Burger King steers away from special menus as profit beats


Oct 28 (Reuters) - Burger King Worldwide Inc, knownfor its Whopper hamburgers, on Monday said it plans tointroduce fewer seasonal and limited-time menu items in a bid tohelp restaurant operators improve profits and speed up service.

Burger King, which reported a better-than expectedthird-quarter profit, has recently added a string ofattention-getting products ranging from bacon sundaes and asummer BBQ menu to low-fat "Satisfries" french fries, which havebecome a permanent menu item.

The company is now "focused on introducing fewer, moreimpactful products. A good example of this is the recent launchof Satisfries," Chief Executive Daniel Schwartz said on aconference call with analysts.

Shares in the fast-food chain jumped 5.6 percent to $20.87in early trading on the New York Stock Exchange after the profitreport, helped by lower costs from selling restaurants tofranchisees.

The third-largest U.S. hamburger chain, behind McDonald'sCorp and Wendy's Co, said expenses fell about 90percent, mainly because it sold more than 500 restaurants in thelast year to franchisees.

Sales at established restaurants were up 3.7 percent for theAsia Pacific region including China, where rivals McDonald's andKFC parent Yum Brands Inc have seen sales soften.Analysts had expected growth of 2.7 percent for that region,according to Consensus Metrix.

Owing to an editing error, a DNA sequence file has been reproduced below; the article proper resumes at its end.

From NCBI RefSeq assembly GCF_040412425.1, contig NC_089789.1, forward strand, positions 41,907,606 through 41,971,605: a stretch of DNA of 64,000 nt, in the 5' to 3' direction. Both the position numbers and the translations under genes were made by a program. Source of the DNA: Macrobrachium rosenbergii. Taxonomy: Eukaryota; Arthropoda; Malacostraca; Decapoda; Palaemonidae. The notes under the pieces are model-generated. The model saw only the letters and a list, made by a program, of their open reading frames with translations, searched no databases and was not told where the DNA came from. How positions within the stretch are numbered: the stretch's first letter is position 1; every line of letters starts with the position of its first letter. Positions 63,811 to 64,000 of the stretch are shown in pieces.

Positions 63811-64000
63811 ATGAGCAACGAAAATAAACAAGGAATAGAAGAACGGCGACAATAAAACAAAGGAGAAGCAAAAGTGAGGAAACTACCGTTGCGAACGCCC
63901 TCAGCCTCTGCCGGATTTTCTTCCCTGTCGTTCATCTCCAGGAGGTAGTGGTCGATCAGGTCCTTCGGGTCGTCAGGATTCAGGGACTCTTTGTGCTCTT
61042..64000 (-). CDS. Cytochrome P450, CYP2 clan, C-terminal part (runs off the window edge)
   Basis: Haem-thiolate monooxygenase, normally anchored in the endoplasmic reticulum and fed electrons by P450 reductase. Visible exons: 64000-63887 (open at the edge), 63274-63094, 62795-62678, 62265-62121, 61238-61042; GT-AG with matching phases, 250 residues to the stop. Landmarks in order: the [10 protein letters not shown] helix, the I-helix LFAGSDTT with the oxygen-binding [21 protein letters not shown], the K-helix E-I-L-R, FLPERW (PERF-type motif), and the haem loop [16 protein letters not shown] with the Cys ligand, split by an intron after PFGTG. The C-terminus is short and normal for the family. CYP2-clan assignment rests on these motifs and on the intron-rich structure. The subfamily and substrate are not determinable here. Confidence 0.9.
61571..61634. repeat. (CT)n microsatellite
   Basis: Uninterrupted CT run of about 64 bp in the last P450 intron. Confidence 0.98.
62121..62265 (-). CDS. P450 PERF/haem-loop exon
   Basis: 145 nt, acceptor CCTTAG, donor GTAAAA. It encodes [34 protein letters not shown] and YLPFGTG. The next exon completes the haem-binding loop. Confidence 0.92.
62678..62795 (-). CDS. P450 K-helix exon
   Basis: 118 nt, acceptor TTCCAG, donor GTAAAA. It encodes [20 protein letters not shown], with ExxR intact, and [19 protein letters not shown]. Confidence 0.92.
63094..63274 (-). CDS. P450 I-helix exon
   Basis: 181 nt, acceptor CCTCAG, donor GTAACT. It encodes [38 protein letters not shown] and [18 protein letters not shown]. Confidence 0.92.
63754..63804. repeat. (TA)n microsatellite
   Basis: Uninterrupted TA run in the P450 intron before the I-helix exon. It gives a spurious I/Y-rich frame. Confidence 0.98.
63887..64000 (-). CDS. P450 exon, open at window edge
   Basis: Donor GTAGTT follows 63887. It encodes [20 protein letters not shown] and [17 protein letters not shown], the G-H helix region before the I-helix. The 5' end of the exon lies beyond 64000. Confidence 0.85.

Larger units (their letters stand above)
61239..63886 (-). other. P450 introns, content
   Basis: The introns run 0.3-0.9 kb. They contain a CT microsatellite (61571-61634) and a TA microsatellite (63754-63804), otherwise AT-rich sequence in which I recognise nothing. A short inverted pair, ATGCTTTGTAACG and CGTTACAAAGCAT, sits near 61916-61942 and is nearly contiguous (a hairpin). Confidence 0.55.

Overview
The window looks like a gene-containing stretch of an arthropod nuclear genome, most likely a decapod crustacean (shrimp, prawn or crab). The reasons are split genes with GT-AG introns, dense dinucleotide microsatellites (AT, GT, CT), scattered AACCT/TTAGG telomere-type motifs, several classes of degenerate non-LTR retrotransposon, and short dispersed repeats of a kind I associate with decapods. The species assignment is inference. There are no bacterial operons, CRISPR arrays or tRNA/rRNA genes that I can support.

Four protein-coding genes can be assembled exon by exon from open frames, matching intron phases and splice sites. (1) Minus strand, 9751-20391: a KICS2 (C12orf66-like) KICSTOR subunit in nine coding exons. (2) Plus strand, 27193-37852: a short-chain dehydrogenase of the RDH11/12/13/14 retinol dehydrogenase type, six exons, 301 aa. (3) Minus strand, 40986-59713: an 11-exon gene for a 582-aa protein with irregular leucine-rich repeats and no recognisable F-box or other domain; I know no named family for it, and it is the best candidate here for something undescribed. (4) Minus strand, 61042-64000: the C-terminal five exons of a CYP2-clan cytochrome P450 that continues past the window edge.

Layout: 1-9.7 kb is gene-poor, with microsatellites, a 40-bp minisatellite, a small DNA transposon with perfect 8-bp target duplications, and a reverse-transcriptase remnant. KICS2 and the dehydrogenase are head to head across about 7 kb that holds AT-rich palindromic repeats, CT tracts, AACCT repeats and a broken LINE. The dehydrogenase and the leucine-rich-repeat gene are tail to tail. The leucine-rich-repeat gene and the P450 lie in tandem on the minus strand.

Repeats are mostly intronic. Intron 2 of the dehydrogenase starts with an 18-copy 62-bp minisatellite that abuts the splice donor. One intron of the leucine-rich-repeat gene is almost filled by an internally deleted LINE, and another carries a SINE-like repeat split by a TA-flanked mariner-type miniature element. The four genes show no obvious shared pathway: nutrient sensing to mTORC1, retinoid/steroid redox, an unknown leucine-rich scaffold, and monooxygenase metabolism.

That result was offset by weakness in other parts of theworld.

Burger King said same-restaurant sales in United States andCanada fell 0.3 percent due to continued weakness in consumerspending and intense pricing competition among fast-food chains.Analysts had expected a rise of 0.8 percent.

This was despite the launch of "Satisfries" late last monthdrawing more diners to U.S. restaurants during the last week ofSeptember. Executives said the U.S. government shutdown inOctober did not result in a meaningful impact to the business.

Burger King also reported a softer-than-expected 2.4 percentrise in sales in its Europe, Middle East and Africa business.

Burger King's third-quarter global same-store sales growthof 0.9 percent matched that of McDonald's, which reported lastweek and warned that global sales would be relatively flat inOctober because of stiff competition and a weak economicrecovery.

Burger King's net income grew to $68.2 million, or 19 centsper share, from $6.6 million, or 2 cents per share, a yearearlier, when it owned and operated hundreds more restaurants.

On an adjusted basis, it earned 23 cents per share, topping the average analyst estimate of 21 cents, according to ThomsonReuters I/B/E/S.

With almost all of its restaurants now franchised, totalsales fell about 40 percent to $275.1 million.

Shares in Burger King are up about 24 percent this year.

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